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Today we'll evaluate Tile Shop Holdings, Inc. (NASDAQ:TTS) to determine whether it could have potential as an investment idea. Specifically, we'll consider its Return On Capital Employed (ROCE), since that will give us an insight into how efficiently the business can generate profits from the capital it requires.
Firstly, we'll go over how we calculate ROCE. Second, we'll look at its ROCE compared to similar companies. Finally, we'll look at how its current liabilities affect its ROCE.
Return On Capital Employed (ROCE): What is it?
ROCE measures the 'return' (pre-tax profit) a company generates from capital employed in its business. In general, businesses with a higher ROCE are usually better quality. Overall, it is a valuable metric that has its flaws. Author Edwin Whiting says to be careful when comparing the ROCE of different businesses, since 'No two businesses are exactly alike.'
How Do You Calculate Return On Capital Employed?
The formula for calculating the return on capital employed is:
Return on Capital Employed = Earnings Before Interest and Tax (EBIT) ÷ (Total Assets - Current Liabilities)
Or for Tile Shop Holdings:
0.045 = US$16m ÷ (US$431m - US$86m) (Based on the trailing twelve months to March 2019.)
Therefore, Tile Shop Holdings has an ROCE of 4.5%.
Is Tile Shop Holdings's ROCE Good?
ROCE can be useful when making comparisons, such as between similar companies. In this analysis, Tile Shop Holdings's ROCE appears meaningfully below the 13% average reported by the Specialty Retail industry. This performance is not ideal, as it suggests the company may not be deploying its capital as effectively as some competitors. Putting aside Tile Shop Holdings's performance relative to its industry, its ROCE in absolute terms is poor - considering the risk of owning stocks compared to government bonds. It is likely that there are more attractive prospects out there.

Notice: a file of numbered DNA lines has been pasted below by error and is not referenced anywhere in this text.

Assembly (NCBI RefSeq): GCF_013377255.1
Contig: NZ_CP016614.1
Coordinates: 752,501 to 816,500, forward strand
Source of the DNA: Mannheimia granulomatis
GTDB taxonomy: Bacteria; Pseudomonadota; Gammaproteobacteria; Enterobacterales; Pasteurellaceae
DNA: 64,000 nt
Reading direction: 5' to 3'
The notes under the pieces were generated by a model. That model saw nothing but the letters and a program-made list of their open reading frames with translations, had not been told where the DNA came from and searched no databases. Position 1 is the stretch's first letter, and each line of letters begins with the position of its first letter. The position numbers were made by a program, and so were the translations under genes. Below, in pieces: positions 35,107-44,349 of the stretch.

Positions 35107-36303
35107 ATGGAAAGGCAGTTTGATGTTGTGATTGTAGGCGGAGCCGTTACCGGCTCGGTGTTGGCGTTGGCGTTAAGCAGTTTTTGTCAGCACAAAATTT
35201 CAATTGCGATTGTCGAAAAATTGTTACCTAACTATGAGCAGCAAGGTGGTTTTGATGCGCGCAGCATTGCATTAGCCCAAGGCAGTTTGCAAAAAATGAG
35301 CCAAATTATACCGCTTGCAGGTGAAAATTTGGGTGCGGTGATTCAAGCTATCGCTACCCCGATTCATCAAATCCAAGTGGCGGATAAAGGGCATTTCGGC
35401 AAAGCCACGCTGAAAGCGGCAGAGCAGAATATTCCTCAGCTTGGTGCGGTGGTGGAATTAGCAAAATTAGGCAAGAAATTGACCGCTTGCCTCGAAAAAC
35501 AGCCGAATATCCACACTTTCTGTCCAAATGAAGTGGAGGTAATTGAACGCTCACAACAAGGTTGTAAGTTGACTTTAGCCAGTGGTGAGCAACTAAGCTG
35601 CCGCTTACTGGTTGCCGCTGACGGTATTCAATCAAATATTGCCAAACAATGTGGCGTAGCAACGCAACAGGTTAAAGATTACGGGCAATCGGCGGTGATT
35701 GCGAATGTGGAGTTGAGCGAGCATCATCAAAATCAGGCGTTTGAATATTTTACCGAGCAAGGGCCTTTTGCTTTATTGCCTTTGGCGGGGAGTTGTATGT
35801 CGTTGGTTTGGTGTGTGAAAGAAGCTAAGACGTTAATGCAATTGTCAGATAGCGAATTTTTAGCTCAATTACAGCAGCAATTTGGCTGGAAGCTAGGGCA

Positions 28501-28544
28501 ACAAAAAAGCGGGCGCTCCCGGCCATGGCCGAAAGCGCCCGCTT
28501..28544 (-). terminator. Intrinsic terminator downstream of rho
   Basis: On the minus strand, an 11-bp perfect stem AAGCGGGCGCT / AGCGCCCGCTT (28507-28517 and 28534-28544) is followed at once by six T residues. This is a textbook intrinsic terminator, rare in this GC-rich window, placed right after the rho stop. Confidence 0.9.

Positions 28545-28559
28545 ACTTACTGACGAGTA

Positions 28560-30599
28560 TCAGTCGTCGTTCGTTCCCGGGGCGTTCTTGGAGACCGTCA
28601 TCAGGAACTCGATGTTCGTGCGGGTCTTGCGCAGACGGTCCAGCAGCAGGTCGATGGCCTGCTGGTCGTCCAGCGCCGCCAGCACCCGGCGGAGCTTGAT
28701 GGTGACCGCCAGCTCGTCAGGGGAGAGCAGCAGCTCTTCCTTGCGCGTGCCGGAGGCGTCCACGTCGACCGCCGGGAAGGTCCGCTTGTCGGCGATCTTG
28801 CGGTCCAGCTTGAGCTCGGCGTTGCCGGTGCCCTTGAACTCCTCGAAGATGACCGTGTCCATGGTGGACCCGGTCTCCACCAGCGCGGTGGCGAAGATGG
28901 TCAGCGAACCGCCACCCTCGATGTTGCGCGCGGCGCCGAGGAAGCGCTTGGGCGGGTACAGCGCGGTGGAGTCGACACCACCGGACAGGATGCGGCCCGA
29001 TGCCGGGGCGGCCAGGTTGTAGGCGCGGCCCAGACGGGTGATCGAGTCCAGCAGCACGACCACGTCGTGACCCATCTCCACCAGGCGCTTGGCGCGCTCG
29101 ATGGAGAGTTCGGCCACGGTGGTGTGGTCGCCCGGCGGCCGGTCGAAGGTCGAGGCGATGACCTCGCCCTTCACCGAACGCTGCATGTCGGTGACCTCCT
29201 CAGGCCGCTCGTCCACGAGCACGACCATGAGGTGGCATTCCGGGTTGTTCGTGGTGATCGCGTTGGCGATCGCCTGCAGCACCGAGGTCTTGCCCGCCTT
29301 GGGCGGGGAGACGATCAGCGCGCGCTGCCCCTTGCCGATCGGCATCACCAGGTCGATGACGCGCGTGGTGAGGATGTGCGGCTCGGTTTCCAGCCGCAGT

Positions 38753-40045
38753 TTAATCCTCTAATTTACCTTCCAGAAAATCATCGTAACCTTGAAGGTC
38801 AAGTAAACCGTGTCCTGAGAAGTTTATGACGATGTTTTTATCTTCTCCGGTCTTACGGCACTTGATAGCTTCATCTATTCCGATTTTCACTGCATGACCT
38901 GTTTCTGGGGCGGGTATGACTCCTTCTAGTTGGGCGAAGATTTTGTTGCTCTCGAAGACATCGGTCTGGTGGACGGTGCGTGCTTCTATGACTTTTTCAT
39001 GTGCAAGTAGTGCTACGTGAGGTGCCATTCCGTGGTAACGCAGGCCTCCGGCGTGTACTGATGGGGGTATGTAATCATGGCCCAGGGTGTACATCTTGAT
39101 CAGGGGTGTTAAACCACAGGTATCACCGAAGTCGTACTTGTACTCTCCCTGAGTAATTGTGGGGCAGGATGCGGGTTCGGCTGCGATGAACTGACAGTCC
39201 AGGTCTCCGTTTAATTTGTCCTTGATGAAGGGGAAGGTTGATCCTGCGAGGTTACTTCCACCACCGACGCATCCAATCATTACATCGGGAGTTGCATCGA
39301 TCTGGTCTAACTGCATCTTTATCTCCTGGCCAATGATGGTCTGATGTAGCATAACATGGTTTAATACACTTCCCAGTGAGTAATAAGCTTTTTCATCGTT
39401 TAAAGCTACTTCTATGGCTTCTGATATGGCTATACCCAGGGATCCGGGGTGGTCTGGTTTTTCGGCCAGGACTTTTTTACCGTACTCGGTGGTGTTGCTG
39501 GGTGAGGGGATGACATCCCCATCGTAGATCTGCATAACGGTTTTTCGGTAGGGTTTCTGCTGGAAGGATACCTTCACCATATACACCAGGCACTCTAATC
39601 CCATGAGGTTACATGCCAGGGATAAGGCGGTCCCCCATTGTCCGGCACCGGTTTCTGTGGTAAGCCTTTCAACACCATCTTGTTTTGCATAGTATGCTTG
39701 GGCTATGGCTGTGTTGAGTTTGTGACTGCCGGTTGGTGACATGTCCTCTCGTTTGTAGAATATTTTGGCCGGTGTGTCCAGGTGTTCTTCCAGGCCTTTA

As we can see, Tile Shop Holdings currently has an ROCE of 4.5%, less than the 18% it reported 3 years ago. This makes us wonder if the business is facing new challenges.
Remember that this metric is backwards looking - it shows what has happened in the past, and does not accurately predict the future. ROCE can be misleading for companies in cyclical industries, with returns looking impressive during the boom times, but very weak during the busts. This is because ROCE only looks at one year, instead of considering returns across a whole cycle. Since the future is so important for investors, you should check out our free report on analyst forecasts for Tile Shop Holdings.
Do Tile Shop Holdings's Current Liabilities Skew Its ROCE?
Current liabilities include invoices, such as supplier payments, short-term debt, or a tax bill, that need to be paid within 12 months. The ROCE equation subtracts current liabilities from capital employed, so a company with a lot of current liabilities appears to have less capital employed, and a higher ROCE than otherwise. To check the impact of this, we calculate if a company has high current liabilities relative to its total assets.
Tile Shop Holdings has total assets of US$431m and current liabilities of US$86m. As a result, its current liabilities are equal to approximately 20% of its total assets. This is not a high level of current liabilities, which would not boost the ROCE by much.
The Bottom Line On Tile Shop Holdings's ROCE
That's not a bad thing, however Tile Shop Holdings has a weak ROCE and may not be an attractive investment. Of course, you might also be able to find a better stock than Tile Shop Holdings. So you may wish to see this free collection of other companies that have grown earnings strongly.
If you are like me, then you will not want to miss this free list of growing companies that insiders are buying.
We aim to bring you long-term focused research analysis driven by fundamental data. Note that our analysis may not factor in the latest price-sensitive company announcements or qualitative material.
If you spot an error that warrants correction, please contact the editor at email@example.com. This article by Simply Wall St is general in nature. It does not constitute a recommendation to buy or sell any stock, and does not take account of your objectives, or your financial situation. Simply Wall St has no position in the stocks mentioned. Thank you for reading.